Topic: Media Research Center
Like an ideologically driven Roger Ebert, the Media Research Center loves to attack movies that clash with its right-wing agenda, even mocking them if they fall short in box office receipts. It also promotes the heck out of movies that conform to its ideology, then censors the fact that they tanked at the box office. It's done a little bit of both lately.
The MRC beat up on the film "Bombshell," about the sexual harassment scandal at the Roger Ailes-led Fox News. For instance, right-wing movie critic Christian Toto contributed a post with the clickbait headline "What ‘Bombshell’ Stars REALLY Think of Fox News, Conservatives," and Tim Graham and Brent Bozell complained that this movie exists and not a "ripped-from-the-headlines TV dramatization of Harvey Weinstein's predations (Graham went solo in a post complaining about this "anti-Fox News film").
The capper on this was a Jan. 3 post by Randy Hall gloating that "Bombshell" has been "a flop at the box office, dropping from 6th place to 9th during its second weekend in wide release," even though "the film stars such well-known actresses as Charlize Theron and Nicole Kidman, who portray former anchors Megyn Kelly and Gretchen Carlson, as well as Margot Robbie, whose role is as producer Kayla Pospisil, a 'composite character' based on several FNC employees." He highlighted the film's "two-week take as almost $16 million while costing $33 million to produce."
Hall went on to cite The Hill's conservative media critic Joe Concha, who argued that the film tanked because nobody wanted to watch a film about a "polarizing" media outlet made by an equally polarizing Hollywood. But he failed what Concha also said about a different film that was tanking even harder:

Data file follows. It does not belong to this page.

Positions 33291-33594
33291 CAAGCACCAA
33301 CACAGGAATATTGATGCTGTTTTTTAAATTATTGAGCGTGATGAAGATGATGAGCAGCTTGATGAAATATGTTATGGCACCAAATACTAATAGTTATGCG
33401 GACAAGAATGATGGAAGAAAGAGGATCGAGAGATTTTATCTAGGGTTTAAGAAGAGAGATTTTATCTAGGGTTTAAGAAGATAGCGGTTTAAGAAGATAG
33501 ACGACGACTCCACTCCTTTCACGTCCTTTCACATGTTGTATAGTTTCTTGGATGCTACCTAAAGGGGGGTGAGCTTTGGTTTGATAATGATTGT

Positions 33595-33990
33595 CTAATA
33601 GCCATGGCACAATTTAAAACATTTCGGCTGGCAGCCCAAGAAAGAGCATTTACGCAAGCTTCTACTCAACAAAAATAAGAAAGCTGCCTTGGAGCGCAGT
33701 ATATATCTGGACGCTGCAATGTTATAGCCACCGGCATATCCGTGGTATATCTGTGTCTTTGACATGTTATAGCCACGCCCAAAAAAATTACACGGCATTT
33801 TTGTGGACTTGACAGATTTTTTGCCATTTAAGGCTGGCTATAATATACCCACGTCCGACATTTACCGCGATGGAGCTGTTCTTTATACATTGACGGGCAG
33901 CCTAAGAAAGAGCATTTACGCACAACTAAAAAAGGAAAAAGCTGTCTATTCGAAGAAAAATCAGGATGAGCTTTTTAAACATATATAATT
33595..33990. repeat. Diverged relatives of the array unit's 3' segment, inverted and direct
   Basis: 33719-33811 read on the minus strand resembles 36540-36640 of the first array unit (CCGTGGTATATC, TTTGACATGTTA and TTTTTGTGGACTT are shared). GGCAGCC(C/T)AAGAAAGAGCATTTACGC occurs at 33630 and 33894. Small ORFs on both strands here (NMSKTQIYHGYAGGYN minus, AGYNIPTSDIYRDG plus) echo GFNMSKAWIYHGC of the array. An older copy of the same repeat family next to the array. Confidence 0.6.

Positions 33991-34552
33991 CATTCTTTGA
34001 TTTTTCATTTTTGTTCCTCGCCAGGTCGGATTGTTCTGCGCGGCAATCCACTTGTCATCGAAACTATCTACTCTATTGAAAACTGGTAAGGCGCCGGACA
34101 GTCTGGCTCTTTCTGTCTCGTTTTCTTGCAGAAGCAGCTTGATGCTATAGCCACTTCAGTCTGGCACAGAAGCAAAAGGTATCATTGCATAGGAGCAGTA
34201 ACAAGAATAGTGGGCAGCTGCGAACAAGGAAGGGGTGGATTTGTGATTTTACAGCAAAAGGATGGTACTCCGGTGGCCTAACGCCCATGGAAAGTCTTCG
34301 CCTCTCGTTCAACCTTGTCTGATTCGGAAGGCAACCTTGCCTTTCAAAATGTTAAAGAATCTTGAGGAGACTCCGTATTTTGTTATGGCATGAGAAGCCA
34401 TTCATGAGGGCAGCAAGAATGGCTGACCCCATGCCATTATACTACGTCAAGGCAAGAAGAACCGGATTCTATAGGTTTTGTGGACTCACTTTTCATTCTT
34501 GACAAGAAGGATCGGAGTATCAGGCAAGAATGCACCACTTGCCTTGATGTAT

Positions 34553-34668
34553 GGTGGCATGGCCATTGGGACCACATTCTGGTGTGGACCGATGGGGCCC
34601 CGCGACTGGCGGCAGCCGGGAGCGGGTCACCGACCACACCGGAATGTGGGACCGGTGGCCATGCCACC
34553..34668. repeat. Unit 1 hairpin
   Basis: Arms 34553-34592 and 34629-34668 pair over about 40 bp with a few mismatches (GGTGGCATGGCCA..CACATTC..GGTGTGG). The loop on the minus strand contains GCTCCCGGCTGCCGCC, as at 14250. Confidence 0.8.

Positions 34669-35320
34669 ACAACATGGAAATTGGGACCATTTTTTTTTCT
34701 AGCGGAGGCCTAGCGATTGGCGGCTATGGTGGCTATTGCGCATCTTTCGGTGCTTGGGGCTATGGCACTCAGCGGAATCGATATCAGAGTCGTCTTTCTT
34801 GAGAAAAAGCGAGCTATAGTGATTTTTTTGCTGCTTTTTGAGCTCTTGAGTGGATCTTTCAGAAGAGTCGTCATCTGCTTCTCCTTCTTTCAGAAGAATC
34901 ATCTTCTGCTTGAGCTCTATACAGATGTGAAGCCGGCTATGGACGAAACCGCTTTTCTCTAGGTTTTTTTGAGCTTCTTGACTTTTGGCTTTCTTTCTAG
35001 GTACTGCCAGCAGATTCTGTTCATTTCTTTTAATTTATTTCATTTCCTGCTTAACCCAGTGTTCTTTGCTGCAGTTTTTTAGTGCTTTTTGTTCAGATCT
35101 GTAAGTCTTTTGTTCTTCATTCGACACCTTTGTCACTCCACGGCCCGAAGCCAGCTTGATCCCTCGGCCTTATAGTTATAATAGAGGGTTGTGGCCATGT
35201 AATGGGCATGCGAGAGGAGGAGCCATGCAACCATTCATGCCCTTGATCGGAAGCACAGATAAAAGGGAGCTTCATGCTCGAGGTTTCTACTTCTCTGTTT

"Bombshell’s" poor showing comes as another media-themed movie is also struggling, in the form of "Richard Jewell." This Clint Eastwood film tells the story of the FBI and the media bungling the investigation into the 1996 Summer Olympics bombing in Atlanta and turning an innocent security guard, Jewell, into a prime suspect based on no evidence.
Box office since its December 13 release date: $16 million. Budget: $45 million
You might recall that the MRC loved "Richard Jewell," to the point that it effectively approved of Eastwood's false smearing of a real-life reporter by suggesting she slept with a source for story tips.
In his post, Hall linked to Box Office Mojo's box office take list for the final weekend of the year, but didn't mention that "Bombshell" grossed more money than "Richard Jewell" despite being on 1,000 fewer screens. And as of this writing, "Bombshell" has grossed more money than "Richard Jewell" despite never having as wide a release ("Bombshell" appeared on a maximum of 1,721 screens; "Richard Jewell" opened on 2,502 screens). Also, "Richard Jewell's" average daily per-screen take never topped $780, while "Bombshell" exceeded an average $1,000 take per screen on eight days.
"Bombshell" has been indisputably more popular than "Richard Jewell" -- by you'll never hear the MRC tell you that fact.